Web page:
As a mom, I think a lot about how I want to shape my kids’ world. I know there is only so much I can control (and I am sometimes at odds with this fact) but I do believe that I have a huge influence on the way in which they view themselves, others and their environment. Over the last couple of years, an idea has evolved in my parenting that boils down to this:

It is not my job to always make my children happy; my job is to teach them to find happiness for themselves. (Tweet that!)

In our home, we talk a lot about choosing to be happy. For example, you can choose to sit here and complain about not getting to watch T.V. or you can choose to do something else that you enjoy. The kids are really starting to understand that the first option will perpetuate their grumpiness (which is no fun for anyone). Not to say they aren’t allowed to be upset or frustrated or unhappy, but I won’t be there with a lollipop and a sticker to cheer them up when they have to clean up their toys. Life comes with responsibilities that I want my children to be able to carry out honourably and curve balls that I hope they can duck graciously. If they need a shoulder to cry on, whenever, I am so there. But after the cry, they have a choice: feel better or feel bitter. And the choice they make will determine how the rest of the day goes, and the rest of the week…and quickly those weeks turn into years.

I’m hoping this focus on constructive problem-solving spills over into other areas of their life. We can either complain about a situation in our workplace, or we can come up with creative solutions. We can wish someone else would fix a social problem, or we can be a part of that effort. They are 6 and 4 years old right now, but I don’t think that’s too young to ask of them, “How are you going to fix that?” Right now, that may be a Lego tower that keeps falling but one day that may be a global issue. I want them to know, they have the potential to make a lasting, positive impact.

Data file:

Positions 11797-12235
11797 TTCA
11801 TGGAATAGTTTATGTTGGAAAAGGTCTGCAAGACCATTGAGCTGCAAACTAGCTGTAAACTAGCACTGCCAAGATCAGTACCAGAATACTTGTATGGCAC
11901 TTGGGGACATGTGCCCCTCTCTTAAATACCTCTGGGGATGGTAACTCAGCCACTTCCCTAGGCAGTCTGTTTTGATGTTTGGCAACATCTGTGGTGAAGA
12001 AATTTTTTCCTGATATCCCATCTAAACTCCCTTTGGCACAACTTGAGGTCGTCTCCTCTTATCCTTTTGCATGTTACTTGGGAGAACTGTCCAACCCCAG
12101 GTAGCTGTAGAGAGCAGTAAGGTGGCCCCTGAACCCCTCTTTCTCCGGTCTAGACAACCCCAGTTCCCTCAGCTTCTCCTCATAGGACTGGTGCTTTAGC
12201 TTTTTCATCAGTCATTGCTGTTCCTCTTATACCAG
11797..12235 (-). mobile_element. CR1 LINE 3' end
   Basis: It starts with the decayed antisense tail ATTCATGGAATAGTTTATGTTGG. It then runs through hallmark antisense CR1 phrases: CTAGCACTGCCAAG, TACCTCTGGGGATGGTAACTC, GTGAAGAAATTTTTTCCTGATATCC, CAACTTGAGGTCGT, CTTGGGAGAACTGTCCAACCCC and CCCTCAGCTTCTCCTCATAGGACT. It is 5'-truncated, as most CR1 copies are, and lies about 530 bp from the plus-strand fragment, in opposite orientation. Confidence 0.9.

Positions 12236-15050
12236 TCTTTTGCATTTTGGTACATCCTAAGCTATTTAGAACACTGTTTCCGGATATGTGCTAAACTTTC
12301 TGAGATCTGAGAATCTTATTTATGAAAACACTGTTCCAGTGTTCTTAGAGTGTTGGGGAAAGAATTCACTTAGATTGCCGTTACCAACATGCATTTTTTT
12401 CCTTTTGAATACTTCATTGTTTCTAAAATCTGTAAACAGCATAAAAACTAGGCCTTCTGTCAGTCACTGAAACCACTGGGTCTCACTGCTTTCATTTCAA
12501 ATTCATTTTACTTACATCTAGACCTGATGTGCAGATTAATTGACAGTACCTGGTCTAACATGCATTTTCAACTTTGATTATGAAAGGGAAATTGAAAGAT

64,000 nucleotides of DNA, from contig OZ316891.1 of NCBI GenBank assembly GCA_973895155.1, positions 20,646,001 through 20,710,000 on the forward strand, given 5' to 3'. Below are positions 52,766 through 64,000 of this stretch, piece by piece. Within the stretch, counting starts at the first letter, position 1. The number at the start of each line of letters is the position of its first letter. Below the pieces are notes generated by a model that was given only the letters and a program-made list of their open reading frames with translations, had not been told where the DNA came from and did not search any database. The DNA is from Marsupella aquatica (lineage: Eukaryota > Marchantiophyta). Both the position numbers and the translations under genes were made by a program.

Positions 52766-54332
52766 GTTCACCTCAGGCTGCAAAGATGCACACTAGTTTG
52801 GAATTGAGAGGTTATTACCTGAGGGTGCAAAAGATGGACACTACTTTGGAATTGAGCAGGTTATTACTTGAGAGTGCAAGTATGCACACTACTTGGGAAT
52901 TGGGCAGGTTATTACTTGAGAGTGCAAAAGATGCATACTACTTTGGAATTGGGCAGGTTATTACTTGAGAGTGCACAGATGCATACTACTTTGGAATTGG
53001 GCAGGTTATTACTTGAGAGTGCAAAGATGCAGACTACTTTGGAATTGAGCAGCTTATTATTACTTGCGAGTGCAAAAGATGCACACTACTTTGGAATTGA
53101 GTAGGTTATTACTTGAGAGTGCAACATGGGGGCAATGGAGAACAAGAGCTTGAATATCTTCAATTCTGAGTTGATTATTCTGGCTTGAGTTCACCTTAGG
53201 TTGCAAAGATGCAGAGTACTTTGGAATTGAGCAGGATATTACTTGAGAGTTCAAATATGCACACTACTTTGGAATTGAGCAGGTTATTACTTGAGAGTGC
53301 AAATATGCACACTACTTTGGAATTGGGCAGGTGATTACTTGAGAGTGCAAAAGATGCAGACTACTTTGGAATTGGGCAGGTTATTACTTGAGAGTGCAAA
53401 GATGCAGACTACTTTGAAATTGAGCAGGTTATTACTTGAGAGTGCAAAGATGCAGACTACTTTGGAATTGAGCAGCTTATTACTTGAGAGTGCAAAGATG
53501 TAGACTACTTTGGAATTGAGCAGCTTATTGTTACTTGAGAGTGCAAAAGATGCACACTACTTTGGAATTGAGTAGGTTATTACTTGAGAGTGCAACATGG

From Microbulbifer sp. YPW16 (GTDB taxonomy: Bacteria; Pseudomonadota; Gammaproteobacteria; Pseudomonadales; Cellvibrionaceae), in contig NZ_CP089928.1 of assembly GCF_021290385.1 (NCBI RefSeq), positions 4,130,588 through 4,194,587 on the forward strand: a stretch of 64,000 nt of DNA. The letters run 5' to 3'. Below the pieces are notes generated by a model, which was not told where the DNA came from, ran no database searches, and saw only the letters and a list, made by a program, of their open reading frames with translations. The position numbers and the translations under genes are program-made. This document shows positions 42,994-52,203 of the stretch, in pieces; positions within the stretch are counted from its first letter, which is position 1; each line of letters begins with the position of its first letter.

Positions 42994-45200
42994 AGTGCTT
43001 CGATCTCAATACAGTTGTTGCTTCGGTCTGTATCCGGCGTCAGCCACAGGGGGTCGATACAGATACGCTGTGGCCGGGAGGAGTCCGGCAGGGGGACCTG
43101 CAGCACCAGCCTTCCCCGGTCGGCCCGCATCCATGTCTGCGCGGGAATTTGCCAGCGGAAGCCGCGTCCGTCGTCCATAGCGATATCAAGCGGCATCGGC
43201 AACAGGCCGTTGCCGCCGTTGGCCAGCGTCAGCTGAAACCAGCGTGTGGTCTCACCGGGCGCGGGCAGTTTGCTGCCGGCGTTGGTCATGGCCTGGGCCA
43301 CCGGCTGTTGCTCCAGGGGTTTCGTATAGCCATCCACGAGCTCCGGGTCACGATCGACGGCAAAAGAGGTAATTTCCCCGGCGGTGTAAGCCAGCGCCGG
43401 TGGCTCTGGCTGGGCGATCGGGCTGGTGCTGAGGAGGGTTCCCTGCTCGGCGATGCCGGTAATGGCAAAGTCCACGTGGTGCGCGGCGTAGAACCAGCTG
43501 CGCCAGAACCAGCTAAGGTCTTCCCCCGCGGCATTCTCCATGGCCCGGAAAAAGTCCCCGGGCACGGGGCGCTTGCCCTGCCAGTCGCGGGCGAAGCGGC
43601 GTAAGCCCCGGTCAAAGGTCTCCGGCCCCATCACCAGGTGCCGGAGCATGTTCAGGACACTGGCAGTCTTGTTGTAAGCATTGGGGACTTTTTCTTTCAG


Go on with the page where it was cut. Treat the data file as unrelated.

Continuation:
It is empowering to be the master of one’s own happiness. (Tweet that!) And even though it’s an uphill climb, the effort really pays off. I found that attending the I Can Do It! Vancouver conference 3 years ago was an amazing tool for this part of my parenting journey. My husband and I spent two days in seminars with some of the world’s greatest thought leaders; at each break we excitedly recounted the information we found the most fascinating. And during each discussion we asked each other the question, “How do we teach the kids this stuff?” We both feel that if our children can absorb the importance of creating their own happiness, believing in their abilities, being humble and in awe of the miracles of the Universe and being free of judgment, we could rest easy as parents.

But with kids, you can’t just sit them down for hours on end, lecturing them. They need role models, and my husband and I are primarily ‘it’ for them. That’s why I am committed to attending the I Can Do It! conference every year; it’s like a spiritual boost and I always leave with beautiful stories, scientific research, and a sense of peace. It’s an investment in myself and in my family.

In the end, I realize I don’t have control over my children’s thoughts, or the things that happen to them. This is just my way of hoping for the best – or rather hoping that they can find the best in whatever comes their way.